Finding the right coach seems like it would be easy. However, that is not always the case. What are some things you should look for when seeking a coach? How can you tell if he is the right fit for you? Read below to discover 6 insights to finding the right coach.
Great coaches are always about their clients. Their goal is to make you, the client, successful. In fact, they measure their success by your success.
Coaches who are more interested in themselves will provide limited help to their clients. A client needs to know that his coach takes a vital interest in him. While business coaching is not personal coaching, coaching is about the client’s life and organization. The two are intertwined.
A client wants a coach who has his back. He wants a coach who deeply invests his time, skill, and talent into him as a client. He wants a coach who is a giver, not a taker. Coaches need to earn income, but great coaches are more concerned about a client than earning money. Make sure you choose a coach who is a giver, not a taker.
Education is important, but experience is more important. Make sure you choose a coach who has a deep level of life-experience. I frequently tell my clients, “I don’t know everything, but I can tell you some things not to do, because I tried that, and it didn’t work.” Knowing what works and doesn’t work comes from experience.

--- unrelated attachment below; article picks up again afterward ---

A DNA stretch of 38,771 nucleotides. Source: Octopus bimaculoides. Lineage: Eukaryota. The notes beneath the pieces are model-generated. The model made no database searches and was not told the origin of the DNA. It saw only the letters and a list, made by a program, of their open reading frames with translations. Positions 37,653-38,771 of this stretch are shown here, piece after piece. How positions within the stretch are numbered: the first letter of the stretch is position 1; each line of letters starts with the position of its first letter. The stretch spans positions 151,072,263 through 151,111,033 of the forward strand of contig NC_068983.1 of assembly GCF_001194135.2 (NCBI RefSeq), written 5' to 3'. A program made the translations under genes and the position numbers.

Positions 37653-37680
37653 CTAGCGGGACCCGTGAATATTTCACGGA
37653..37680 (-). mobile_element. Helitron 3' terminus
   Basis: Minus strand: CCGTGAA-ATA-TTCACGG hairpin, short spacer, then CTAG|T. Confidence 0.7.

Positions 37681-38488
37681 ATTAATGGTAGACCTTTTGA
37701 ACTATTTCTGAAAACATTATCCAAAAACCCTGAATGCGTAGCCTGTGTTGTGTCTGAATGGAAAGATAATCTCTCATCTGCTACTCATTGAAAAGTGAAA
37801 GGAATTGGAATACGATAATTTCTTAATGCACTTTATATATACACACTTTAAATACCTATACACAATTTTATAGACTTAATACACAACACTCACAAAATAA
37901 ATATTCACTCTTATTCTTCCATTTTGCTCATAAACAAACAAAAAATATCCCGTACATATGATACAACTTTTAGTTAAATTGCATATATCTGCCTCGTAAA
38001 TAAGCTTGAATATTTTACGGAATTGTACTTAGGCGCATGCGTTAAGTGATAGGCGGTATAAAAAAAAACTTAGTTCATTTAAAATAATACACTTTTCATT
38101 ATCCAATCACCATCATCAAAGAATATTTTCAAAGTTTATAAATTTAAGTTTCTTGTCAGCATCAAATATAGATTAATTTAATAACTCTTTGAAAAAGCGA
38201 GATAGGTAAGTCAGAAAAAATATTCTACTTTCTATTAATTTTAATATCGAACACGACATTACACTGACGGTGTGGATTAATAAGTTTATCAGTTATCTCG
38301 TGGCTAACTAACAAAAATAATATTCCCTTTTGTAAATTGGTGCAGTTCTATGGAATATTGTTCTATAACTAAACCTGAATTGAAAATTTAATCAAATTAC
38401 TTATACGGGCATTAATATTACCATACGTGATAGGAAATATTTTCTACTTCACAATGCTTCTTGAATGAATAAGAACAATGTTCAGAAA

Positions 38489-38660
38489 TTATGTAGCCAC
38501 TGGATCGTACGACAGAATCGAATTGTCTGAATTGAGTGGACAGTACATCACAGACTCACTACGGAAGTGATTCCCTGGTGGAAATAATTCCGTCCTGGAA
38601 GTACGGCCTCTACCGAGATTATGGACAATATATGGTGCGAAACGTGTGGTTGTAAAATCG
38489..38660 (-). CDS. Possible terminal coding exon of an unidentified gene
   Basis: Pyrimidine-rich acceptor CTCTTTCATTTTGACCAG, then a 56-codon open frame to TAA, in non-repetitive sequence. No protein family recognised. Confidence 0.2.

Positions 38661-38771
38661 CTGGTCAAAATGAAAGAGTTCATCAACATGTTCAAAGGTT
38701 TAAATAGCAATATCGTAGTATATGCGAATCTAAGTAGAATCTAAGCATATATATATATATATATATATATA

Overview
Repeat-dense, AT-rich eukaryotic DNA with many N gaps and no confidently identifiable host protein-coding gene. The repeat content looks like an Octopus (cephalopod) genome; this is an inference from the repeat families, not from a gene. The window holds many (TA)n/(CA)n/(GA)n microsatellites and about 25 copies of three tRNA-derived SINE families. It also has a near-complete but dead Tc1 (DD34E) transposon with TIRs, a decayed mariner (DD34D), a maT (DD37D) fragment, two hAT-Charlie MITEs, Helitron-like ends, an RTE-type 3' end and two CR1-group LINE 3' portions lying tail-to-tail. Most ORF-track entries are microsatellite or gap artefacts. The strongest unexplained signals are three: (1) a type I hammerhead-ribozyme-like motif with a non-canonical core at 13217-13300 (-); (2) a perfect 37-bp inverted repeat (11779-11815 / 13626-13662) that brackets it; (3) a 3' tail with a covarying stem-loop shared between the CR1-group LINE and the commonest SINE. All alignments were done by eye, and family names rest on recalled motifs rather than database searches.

A coach’s experience doesn’t always have to be in your specific industry. After all, you’re the expert in your industry. A coach with experience in a variety of industries can bring best practices from other organizations to your organization.
Most leaders know their industry. They just need some help gaining clarity, developing strategies and a plan, executing the plan, and developing proper metrics to measure results. As a coach, I dig deeply into their insights about their industry. We collaboratively work together to move their organization ahead.
What is a discovery session? It’s a complimentary coaching session so you as a potential client can experience what it’s like to have him as a coach. During that time both the client and the coach sense if the chemistry is right between each other. The client experiences the value of coaching, and the coach senses if the client is truly coachable.
Think of a discovery session like taking a car for a “trial spin.” No one buys a car without sitting in the driver’s seat, looking in the trunk, and driving the car. Before you buy, you test out the car. The same should be true of coaching.
As a coach, I do not take on every prospect. There must be the right chemistry. I must sense that the client is someone in whom I want to invest my time, energy and skill. Sometimes, the best thing to do is to walk away. Discontinuing a coaching/client relationship can be painful. Both the coach and the client should "take the coaching relationship for spin" before engaging.
Great coaches ask lots of questions. They listen carefully to your answers. They design their questions to help you, the client, to gain clarity, to understand your strengths and weaknesses, and to strategically address and overcome your challenges.